Cruz is certainly not the most well-liked Republican in the Senate but he has a 50 percent approval rating among Texas voters, according to a Morning Consult poll. However, his fate is somewhat tied to President Donald Trump’s approval rating, which is much lower. O’Rourke faces extremely long odds in November, but Democrats will try to tie Cruz to Trump as much as possible and hope that Trump’s approval rating in the state dips even lower in the coming months.

The Texas governor’s race


  • Andrew White, a business executive and son of former Texas Gov. Mark White
  • Lupe Valdez, the former Dallas County sheriff and a US Army veteran


  • Gov. Greg Abbott — incumbent

Race overview

Democrats face very long odds in their attempt to unseat Abbott, an incumbent who is one of the most popular governors in the country. Valdez and White were long expected to emerge out of a crowded field of nine candidates and advance to the May runoff, which they did on Tuesday night.

As Rice University political science professor Mark Jones put it: “The race between Valdez and White determines who loses to Greg Abbott in November.” Both candidates were dismissive of this narrative, and told Vox they believe Texas demographics are changing to favor Democrats.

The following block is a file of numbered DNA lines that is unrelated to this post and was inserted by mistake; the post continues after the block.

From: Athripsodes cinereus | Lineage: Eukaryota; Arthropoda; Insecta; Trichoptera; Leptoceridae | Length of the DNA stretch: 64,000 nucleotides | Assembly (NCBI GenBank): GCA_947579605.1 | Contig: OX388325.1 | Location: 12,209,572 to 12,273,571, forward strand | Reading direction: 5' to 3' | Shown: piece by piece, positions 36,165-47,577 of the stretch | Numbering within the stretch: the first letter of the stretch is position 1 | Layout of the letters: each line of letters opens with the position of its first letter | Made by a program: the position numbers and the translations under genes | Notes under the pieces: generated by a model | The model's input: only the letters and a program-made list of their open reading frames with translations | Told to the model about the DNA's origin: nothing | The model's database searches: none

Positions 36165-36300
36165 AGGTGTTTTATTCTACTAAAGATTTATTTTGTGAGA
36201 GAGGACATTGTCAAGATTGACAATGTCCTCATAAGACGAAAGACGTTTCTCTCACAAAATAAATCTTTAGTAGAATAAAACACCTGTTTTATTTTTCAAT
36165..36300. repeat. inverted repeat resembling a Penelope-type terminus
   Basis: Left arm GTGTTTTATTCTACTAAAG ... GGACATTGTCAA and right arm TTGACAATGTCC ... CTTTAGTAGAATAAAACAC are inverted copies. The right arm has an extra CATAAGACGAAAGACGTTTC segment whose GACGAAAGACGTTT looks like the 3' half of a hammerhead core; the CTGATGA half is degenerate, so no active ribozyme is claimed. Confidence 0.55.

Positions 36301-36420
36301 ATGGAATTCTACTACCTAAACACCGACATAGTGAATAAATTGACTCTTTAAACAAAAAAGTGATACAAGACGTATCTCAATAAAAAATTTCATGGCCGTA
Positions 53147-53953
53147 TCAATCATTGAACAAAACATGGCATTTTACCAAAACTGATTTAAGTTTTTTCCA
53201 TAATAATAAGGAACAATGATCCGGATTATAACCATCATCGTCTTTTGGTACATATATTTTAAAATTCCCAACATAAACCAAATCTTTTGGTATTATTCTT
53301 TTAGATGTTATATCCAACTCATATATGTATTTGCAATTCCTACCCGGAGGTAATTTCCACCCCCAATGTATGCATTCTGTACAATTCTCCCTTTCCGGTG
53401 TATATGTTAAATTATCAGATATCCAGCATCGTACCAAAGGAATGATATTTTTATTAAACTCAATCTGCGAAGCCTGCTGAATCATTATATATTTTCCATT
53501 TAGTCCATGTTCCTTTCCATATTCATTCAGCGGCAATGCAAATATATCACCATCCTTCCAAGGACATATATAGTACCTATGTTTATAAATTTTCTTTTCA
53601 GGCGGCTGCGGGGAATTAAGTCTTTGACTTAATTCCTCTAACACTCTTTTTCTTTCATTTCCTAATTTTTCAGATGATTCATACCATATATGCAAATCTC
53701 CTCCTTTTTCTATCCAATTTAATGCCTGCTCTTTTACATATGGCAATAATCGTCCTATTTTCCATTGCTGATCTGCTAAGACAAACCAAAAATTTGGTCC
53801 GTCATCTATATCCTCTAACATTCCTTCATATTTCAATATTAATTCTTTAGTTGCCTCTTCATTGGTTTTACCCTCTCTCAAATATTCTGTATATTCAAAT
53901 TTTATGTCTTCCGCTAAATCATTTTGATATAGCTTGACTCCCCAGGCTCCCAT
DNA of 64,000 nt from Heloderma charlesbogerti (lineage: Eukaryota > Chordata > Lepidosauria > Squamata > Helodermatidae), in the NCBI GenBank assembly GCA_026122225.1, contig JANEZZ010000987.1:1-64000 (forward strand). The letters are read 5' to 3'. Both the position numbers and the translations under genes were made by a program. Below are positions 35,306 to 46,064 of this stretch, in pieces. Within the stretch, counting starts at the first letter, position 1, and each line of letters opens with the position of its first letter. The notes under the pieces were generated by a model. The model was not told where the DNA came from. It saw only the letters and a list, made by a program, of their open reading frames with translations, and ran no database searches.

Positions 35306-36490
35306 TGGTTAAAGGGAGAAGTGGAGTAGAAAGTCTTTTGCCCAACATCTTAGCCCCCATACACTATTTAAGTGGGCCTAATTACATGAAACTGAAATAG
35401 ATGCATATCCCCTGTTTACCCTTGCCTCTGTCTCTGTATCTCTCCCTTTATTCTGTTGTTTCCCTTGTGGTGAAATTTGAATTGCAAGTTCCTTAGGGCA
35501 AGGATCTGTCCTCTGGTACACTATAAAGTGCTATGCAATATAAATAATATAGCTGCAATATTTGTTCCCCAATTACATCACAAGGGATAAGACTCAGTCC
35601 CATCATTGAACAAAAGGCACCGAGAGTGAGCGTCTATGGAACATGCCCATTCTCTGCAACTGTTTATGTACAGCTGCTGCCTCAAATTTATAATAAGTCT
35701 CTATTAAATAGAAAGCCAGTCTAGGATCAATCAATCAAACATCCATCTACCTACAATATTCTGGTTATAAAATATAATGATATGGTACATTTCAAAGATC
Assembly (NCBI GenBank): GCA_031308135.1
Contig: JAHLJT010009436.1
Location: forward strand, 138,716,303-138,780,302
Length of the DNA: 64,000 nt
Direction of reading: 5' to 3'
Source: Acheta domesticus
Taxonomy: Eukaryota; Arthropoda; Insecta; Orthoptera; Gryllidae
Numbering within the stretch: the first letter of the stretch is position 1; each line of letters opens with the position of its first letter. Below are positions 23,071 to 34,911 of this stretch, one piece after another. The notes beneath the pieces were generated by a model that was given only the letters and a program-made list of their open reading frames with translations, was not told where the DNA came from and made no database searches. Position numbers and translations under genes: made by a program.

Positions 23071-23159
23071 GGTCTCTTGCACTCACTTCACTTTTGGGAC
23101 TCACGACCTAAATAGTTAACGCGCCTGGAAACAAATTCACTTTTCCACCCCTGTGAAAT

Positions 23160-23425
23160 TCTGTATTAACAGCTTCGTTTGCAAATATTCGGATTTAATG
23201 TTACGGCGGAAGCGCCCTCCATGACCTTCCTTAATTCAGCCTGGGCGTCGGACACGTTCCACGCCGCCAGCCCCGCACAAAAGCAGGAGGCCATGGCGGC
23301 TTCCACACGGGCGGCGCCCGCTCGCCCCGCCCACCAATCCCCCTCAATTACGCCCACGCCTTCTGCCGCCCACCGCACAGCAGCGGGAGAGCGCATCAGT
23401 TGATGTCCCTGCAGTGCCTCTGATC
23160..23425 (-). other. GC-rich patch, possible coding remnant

Both candidates are running platforms on fixing Texas’s education system and spending less on what they call wasteful state spending on enhanced border security. Here’s more about White and Valdez.

Seventh Congressional District — Houston

Texas’s Seventh Congressional district map.


  • Lizzie Pannill Fletcher, a longtime Houston attorney
  • Laura Moser, a former freelance journalist and activist


  • Rep. John Culberson (R-TX) — incumbent

Race overview

Houston attorney Lizzie Fletcher won a spot in the runoff with 30 percent of the vote, and it looks like progressive activist Laura Moser has edged out Jason Westin for second place. NBC Politics called the race late Tuesday night.

The Seventh Congressional District drew by far the most national attention after a fierce battle between the Democratic Congressional Campaign Committee (DCCC) and Moser. Back in February, the DCCC published an opposition research memo against Moser based on a 2014 Washingtonian piece by the candidate that said she’d “sooner have my teeth pulled out without anesthesia” than move back to her grandparents’ home in Paris, Texas. The memo also raised questions about contracts with her husband’s political consulting firm.